Friday, 8 September 2017

President Trump is Not a Fascist

'This was apparent recently in Charlottesville, in the US, and the demagogue who excited the murderous rage that day, and later excused it, was Donald Trump'.
It's not entirely clear Trump 'excited' the Charlottesville mob directly to descend into the town, though clearly Trump's demagoguery during the 2016 election helped stoke up the far right in the US. However, Trump simply is not a fascist, even if his body language has certain similarities to Mussolini.

Usually very sensible commentators such as brilliant historian Tim Snyder have been right to caution about the threat to the rule of law and a constitutional republic. But it's hard to avoid the impression Snyder has been blinded by hatred for Putin's Russia, which he regards as 'fascist' and so yokes Trump with him.

The 'Russia collusion' narrative has been taken up by democrats smarting from Hillary Clinton's humiliating defeat and Republicans such as Senator McCain who have a neo-Cold War loathing for Russia and see any potential for a rapprochement as 'appeasement'. He also failed to become Republican President in 2008.

There is, however, very little evidence Russia successfully colluded with Trump's campaign team to install him in the White House. This conspiracy theory is held to by liberals who refuse to accept a right wing demagogue with an admiration for Putin could possibly have been voted in the world's leading democracy.

In the US there is no mass movement that Trump leads that swept him into the White House. That distinguishes Trump clearly from Hitler. Trump has no long term involvement in politics or agitation in radical nationalist groups. He's an outsider who flirted with both Democrats and republicans over the years.

Trump's straightforwardly a rabble rousing populist who would say anything to get votes and pose as the strongman who will 'Make America Great Again'. Unless there is a group within the US elites prepared to back an executive order in a 'state of emergency' to curtail the rule of law, the US is nowhere near 'fascism'.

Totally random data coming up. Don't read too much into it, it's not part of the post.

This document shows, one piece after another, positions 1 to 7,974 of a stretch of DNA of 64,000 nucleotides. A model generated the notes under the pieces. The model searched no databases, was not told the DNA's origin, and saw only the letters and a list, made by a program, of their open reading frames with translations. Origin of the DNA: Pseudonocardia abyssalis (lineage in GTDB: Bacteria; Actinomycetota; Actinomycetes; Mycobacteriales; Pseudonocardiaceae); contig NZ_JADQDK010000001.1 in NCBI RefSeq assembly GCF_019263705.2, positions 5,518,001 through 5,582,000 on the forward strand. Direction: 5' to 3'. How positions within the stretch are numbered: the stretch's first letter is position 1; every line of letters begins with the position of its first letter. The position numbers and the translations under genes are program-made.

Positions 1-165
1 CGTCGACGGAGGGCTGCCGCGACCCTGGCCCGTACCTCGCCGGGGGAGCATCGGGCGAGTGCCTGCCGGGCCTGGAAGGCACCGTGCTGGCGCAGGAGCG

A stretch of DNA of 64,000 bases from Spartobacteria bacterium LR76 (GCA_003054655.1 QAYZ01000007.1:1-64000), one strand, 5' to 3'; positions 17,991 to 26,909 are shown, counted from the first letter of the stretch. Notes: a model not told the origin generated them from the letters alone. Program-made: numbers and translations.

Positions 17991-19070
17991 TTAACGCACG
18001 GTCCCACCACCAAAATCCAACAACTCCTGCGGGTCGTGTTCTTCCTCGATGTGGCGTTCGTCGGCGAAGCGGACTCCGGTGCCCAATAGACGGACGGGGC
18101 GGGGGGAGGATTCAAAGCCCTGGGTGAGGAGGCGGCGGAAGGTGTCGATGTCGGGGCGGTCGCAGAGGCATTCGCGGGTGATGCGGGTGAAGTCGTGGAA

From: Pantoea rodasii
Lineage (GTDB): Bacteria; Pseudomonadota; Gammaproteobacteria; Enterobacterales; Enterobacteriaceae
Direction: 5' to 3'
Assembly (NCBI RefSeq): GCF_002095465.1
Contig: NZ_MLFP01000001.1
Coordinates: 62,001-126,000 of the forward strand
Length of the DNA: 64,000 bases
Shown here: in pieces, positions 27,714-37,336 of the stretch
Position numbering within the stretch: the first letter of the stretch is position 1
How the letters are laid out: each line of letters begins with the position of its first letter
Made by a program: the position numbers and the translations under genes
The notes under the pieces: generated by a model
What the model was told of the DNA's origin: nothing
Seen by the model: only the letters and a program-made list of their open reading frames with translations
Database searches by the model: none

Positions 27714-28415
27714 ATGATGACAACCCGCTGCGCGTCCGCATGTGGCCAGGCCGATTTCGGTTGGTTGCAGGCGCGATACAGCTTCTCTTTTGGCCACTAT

This is not to say the US could not shift towards an authoritarian-nationalist power state should Trump shift towards an aggressive war after a 9/11 moment or building up with an Iraq style of choreography for a war with Iran later in 2017. But it's hard to see how the MSM and elites would not support such a war.

In fact, it's for this very reason Trump's administration could well be planning a war on Iran. After all, the brief missile strikes on Syria in April 2017, following Assad's alleged chemical weapons attack, repositioned Trump as truly Presidential-'the making of a President'-according to CNN's Fareed Zakaria.

Otherwise, unlike in 2003, the MSM might this time do its job should Trump cynically sabotage the 2015 nuclear deal and cook up various 'post-truth' pretexts for war. Those ranged in anti-war protests could well be demonised as 'enemies within'. There are dangerous signs Trump wants to militarise the police.

But it's more likely Trump's Presidency is going to be more 'sound and fury' rather than 'fire and fury'. The reason even normally staid liberals are tacking towards almost 'antifa' positions is more about demonising Trump because, understandably, he's not playing the public diplomacy game on 'US values'.

Trump is blundering, aggressive in rhetoric and largely lame in his Presidency. He commands no wider movement with power outside the Washington elites. There is no evidence of the police or FBI or others plotting or planning a takeover of the state. Checks and balances are working to restrain Trump's Presidency.

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